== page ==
April 22, 2016
Insights and Ideas on Communications Planning
April 22, 2016
November 23, 2011
… New media, new technologies, new start-ups, new devices, new apps … In fact, being labeled traditional is the kiss of death for any medium.
How ironic, then, that when it comes to pitching for advertising dollars, being somewhat old-school appears to be the formula to win over marketers budgets.
Early on in the days of the web we marveled at the precision of the Internet. The opportunity to target audiences beyond demographics to individual behavior profiles and the ability to track and measure all the way to a sale opened up our eyes. So it surprised me when the Interactive Advertising Bureau and others launched initiatives to get the digital media industry to adopt old-media concepts like ratings and reach. It kind of feels to me like a dumbing down of online advertising’s offering. Yet, its par for the course. The hottest digital ad mediums are adaptations from old media.
What’s the fastest growing medium in digital at the moment? Online video … or basically TV commercials interrupting other content being sold on a CPM (cost per thousand) basis. That’s essentially the medium we have been buying since the days when Don Draper was sketching out story boards.
Tim Westergren founder of online music service Pandora was in our agency a couple of weeks back. His pitch to me was that they were just selling radio. Indeed, Mr. Westergren said recently he doesn’t expect to reap major brand dollars until Pandora is measured on the same currency as radio.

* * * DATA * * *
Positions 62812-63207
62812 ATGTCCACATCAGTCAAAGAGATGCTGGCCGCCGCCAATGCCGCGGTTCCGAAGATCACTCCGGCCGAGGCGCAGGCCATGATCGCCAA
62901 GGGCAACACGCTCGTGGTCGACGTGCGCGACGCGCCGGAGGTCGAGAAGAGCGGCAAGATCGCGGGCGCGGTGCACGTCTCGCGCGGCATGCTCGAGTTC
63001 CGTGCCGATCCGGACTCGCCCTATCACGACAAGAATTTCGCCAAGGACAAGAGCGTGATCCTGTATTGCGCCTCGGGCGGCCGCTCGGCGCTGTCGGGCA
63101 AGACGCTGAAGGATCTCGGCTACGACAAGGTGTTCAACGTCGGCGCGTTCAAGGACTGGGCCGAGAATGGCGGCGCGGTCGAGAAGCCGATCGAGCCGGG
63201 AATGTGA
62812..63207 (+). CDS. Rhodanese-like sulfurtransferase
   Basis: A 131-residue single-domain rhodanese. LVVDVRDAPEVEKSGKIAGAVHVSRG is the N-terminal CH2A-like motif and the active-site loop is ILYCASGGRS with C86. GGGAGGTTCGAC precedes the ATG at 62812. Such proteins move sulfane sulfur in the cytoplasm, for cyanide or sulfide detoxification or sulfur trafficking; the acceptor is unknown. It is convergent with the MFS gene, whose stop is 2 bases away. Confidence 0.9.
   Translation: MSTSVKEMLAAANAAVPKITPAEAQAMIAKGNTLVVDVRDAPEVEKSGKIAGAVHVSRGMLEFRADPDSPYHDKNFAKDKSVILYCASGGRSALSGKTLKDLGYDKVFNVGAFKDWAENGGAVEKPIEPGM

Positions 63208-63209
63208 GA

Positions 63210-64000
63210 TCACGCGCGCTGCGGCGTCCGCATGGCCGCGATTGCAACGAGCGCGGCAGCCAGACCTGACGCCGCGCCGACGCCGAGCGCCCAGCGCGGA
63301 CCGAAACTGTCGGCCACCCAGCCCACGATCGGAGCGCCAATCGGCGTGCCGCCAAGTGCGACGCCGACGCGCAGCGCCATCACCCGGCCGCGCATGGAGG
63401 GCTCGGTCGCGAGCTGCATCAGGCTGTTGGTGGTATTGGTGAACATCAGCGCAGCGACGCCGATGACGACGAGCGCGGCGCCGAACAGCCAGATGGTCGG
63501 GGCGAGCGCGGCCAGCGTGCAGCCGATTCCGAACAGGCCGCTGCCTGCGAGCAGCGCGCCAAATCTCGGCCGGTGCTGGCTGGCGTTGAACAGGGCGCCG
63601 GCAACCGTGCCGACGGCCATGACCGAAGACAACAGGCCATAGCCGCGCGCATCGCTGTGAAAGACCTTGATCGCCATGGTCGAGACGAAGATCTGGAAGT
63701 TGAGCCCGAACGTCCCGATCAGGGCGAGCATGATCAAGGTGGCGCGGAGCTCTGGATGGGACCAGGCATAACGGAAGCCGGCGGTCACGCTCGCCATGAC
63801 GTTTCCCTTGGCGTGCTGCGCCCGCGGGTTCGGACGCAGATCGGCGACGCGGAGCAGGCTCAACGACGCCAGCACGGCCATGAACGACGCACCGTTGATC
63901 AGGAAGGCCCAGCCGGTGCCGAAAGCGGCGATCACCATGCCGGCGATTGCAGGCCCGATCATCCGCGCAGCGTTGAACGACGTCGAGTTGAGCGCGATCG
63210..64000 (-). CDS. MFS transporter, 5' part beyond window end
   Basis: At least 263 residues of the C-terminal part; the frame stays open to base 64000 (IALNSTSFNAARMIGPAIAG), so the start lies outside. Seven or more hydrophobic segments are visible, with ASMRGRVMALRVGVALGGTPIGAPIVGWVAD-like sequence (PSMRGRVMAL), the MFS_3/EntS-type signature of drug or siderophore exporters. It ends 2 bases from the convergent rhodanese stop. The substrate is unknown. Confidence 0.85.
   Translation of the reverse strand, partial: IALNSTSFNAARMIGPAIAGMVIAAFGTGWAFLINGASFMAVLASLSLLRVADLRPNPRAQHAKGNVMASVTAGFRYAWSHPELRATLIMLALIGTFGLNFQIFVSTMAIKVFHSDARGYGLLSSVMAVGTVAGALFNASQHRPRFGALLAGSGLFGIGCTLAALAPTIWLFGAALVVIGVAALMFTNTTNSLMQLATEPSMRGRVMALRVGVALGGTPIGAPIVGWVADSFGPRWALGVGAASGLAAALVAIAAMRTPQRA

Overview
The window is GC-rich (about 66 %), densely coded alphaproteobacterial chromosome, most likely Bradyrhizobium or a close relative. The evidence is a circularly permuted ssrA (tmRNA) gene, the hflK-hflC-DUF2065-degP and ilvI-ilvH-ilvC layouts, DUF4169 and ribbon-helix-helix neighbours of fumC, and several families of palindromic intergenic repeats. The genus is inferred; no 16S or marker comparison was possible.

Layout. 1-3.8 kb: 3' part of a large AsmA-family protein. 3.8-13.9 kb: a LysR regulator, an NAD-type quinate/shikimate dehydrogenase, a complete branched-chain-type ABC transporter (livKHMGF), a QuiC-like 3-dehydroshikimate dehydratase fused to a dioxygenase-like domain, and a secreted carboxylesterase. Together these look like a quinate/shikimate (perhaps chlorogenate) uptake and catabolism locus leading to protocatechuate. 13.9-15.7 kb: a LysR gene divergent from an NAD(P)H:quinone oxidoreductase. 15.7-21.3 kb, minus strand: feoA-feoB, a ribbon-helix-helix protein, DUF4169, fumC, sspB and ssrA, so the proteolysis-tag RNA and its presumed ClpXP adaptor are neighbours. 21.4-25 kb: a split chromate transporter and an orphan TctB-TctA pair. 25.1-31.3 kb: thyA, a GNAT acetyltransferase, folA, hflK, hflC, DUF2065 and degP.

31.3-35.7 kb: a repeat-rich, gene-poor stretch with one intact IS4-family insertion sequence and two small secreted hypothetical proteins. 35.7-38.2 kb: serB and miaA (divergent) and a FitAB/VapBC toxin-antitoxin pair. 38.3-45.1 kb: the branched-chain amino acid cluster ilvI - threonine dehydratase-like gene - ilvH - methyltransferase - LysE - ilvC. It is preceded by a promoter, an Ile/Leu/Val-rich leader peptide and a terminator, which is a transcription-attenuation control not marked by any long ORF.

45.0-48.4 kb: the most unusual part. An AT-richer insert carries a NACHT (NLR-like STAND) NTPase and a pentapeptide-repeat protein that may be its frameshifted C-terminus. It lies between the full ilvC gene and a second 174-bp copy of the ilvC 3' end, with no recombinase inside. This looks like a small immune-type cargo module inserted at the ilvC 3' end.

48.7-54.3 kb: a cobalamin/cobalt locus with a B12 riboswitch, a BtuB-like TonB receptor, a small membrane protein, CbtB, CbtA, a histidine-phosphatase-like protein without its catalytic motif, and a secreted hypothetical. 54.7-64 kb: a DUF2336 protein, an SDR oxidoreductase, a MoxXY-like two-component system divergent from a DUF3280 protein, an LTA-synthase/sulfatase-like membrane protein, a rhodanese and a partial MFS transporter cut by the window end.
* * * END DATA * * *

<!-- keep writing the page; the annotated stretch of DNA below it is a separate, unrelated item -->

Example after example, we see that today’s digital new media clamoring to sell us very traditional advertising solutions.
But it doesn’t stop with traditional digital media. Social media powerhouse Facebook sees its financial future in selling display advertising space — a decidedly traditional online advertising model.
And the best ad model on iPads are full screen print or video ads interspersed in editorial, a twist on what magazines have been doing for more than 100 years.
So what does this tell us?
In other words, the upstart media players of the digital age, haven’t disrupted the establishment, so much as they’ve just joined it.
November 21, 2011
1. Showing up isn’t enough. While creating a presence is a start, it is how you engage with people that attracts them to you.
2. You can’t be everywhere, nor should you. The key is to only be where your customers, prospects and those who influence them engage.
3. Authenticity and transparency are nothing without a connection. I think this is the killer point that Brian makes. We all talk about authenticity and transparency. But he’s right when he says, “The only problem is that they don’t really equate to a strategy.” But to really engage you need to deliver value, conveying a meaningful mission and vision, or establishing a connect-worthy presence. Othewise authenticity and transparency have nothing to reinforce.
4. Talking to people isn’t a business strategy. Don’t get caught up in only replying to brand mentions. Your real opportunity is to also engage and convert those people not already talking about you.
5. Keep your core customers tuned in. With the Old Spice, Evian Rollerbaby and Nike Write the Future, they identified all of the potential influencers in their space and reached out to them in advance of and during the video release. They sought help to make sure that the video was shared. Remember though, going viral only counts if it impacts your brand. If it creates lift, leaves an imprint or if it drives action or outcomes, that’s when you’re going viral.